Policy Discretionary Rate Relief for Partly Occupied Premises policy

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4. Specific policy areas

4.1 Awarding S44A Partly Occupied Discretionary Rate Relief

4.1.1 When considering an application for discretionary rate relief the following factors will be taken into account:

  • The circumstances leading to the partial occupation
  •  What is the intention of the business in relation to the unoccupied parts
  • Evidence that the unoccupied part will be empty for a short term only.

4.1.2 We will not normally give relief under this provision where:

4.1.2 We will not normally give relief under this provision where:

  • Part occupation is likely to exceed a short time
  • Part occupation is seasonal
  • It appears there is no effort being taken to let, sell, re-occupy or totally vacate
  • It is for a retrospective period

4.1.3 Any relief awarded will end when either:

  • There is a change in the partial occupation (more or less); or
  • It is the end of the financial year (though we can use our discretion to request a further certificate if the circumstances permit it); or
  • There is a change in the rateable value (through revaluation or an appeal).

4.1.4 Ratepayers are required to notify us of any change in circumstances that may affect entitlement to this relief.

4.2 Administering the scheme

4.2.1 Relief must be applied for in writing (including email) and will need to include the following:

  • The period for the relief
  • The reasons for why relief should be given and the circumstances leading to the partial occupation (see 4.1.1)
  • A plan of the rated premises which clearly identifies the occupied and the unoccupied areas.
  • Its declaration as to the amount of de minimis aid it or any other organisation in its group under the "notified scheme" or "block exemption scheme" as prescribed by the EU in the last three years

4.2.2 The premises will need to be inspected in order to verify the information that has been provided

4.2.3 The maximum period will normally only be granted for up to 6 months.

This mirrors the statutory exemption for empty premises where you normally get either three or six months depending on the description of the property. Beyond that in the majority of cases there would be no financial benefit to the customer exceeding the exemption period as full rates are payable whether it’s occupied or not.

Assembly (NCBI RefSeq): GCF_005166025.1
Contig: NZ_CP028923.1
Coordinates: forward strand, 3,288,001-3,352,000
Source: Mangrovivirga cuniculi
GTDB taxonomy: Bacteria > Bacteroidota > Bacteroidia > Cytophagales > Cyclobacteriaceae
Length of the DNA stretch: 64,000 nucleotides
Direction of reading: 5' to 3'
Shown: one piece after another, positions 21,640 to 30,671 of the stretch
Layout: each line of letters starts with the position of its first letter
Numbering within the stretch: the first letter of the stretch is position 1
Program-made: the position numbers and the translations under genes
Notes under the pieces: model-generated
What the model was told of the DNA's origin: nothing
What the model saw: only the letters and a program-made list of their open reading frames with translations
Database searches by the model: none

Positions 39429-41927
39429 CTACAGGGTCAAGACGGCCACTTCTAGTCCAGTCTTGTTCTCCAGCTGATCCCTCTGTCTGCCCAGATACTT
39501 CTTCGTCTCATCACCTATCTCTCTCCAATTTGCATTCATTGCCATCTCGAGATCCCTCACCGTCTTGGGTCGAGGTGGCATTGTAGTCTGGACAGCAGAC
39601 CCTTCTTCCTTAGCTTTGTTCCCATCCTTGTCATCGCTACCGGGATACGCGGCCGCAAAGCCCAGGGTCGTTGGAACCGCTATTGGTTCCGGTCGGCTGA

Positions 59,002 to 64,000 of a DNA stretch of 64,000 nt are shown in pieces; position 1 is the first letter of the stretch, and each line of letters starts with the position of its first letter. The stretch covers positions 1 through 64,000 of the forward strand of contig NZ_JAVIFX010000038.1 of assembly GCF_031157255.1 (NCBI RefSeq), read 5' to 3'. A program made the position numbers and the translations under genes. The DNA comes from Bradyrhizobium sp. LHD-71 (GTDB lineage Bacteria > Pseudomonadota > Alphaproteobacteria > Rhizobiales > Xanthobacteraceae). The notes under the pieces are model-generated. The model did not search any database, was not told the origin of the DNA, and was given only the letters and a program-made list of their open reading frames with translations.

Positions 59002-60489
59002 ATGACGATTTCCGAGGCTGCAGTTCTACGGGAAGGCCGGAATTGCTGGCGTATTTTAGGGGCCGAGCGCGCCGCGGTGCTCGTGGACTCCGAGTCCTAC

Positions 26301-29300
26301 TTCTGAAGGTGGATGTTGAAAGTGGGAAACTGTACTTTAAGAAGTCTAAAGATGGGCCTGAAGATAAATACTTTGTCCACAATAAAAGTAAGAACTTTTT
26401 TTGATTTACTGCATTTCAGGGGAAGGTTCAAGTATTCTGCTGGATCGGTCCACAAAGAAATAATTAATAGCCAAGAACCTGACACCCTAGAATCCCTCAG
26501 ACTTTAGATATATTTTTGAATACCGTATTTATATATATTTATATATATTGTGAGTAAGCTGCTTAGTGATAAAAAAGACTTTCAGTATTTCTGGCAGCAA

4.2.4 Delegated authority is given to the Revenues & Benefits Manager for deciding applications for this discretionary rate relief.

4.2.5 We will aim to make a decision within 14 days of receiving all the information required.

4.2.6 Unsuccessful applicants will be notified in writing together with the reason for the decision.

4.3 Right of appeal

4.3.1 There is no statutory right of appeal against a decision made us regarding discretionary rate relief. However, we recognise that ratepayers should be entitled to have a decision reviewed if they are dissatisfied with the outcome.

4.3.2 A review of a decision will be dealt with by the Head of Finance. There is no right of appeal.

4.3.3 A request for review must be made within one calendar month of the date of the decision letter.

4.3.4 This review process does not affect a ratepayer’s legal right to seek leave to challenge a decision by way of Judicial Review.

4.4 Legal background

4.4.1 Section 44a of the Local Government Finance Act 1988 allows billing authorities to grant rate relief on a property that is partly unoccupied , so long as the situation exists for a short time only.

4.4.2 The decision to exercise our discretion must be taken before a certificate is requested from the Valuation Office Agency, because the ‘occupied value’ once certified becomes the Section 42 rateable value for the purpose of the Act.

4.4.3 The discretion given to billing authorities only extends to deciding whether or not to allow relief and what is a short period in relation to the premises or ratepayer.

4.4.4 Discretion does not extend to selecting categories of property or ratepayer where relief will be favoured.

4.5 State aid

4.5.1 There are European Union (EU) regulations that restrict the award of state aid under certain circumstances. Relief from taxes, including non-domestic rates, can constitute state aid. State aid rules aim to ensure fair competition and a single common market. Discretionary rate relief must at all times fall within the criteria specified by the relevant Articles of "Functioning of the EU" for it to be treated as "de minimis aid".

4.5.2 The total de minimis aid which can be given to a single recipient is currently €200,000 over three fiscal years. This ceiling takes into account all public assistance given to the applicant or any linked organisation (such as another group company) and includes the monetary amount of any aid given in respect of operational locations outside East Devon.

4.5.3 Discretionary rate relief will not qualify as de minimis aid if given on condition that use of domestic materials is to be preferred over imported materials, or if given to an organisation defined by the EU as "an undertaking in difficulty" (which EU defines as a company in respect of which the absence of "outside intervention by public authorities will almost certainly condemn it to go out of business in the short or medium term").

4.5.4 We must ensure that we are complying with State Aid rules when awarding discretionary rate relief.

4.6 Funding

4.6.1 From 1 April 2013 the cost to East Devon District Council of funding discretionary rate relief is 40 per cent as it forms part of the business rate retention scheme.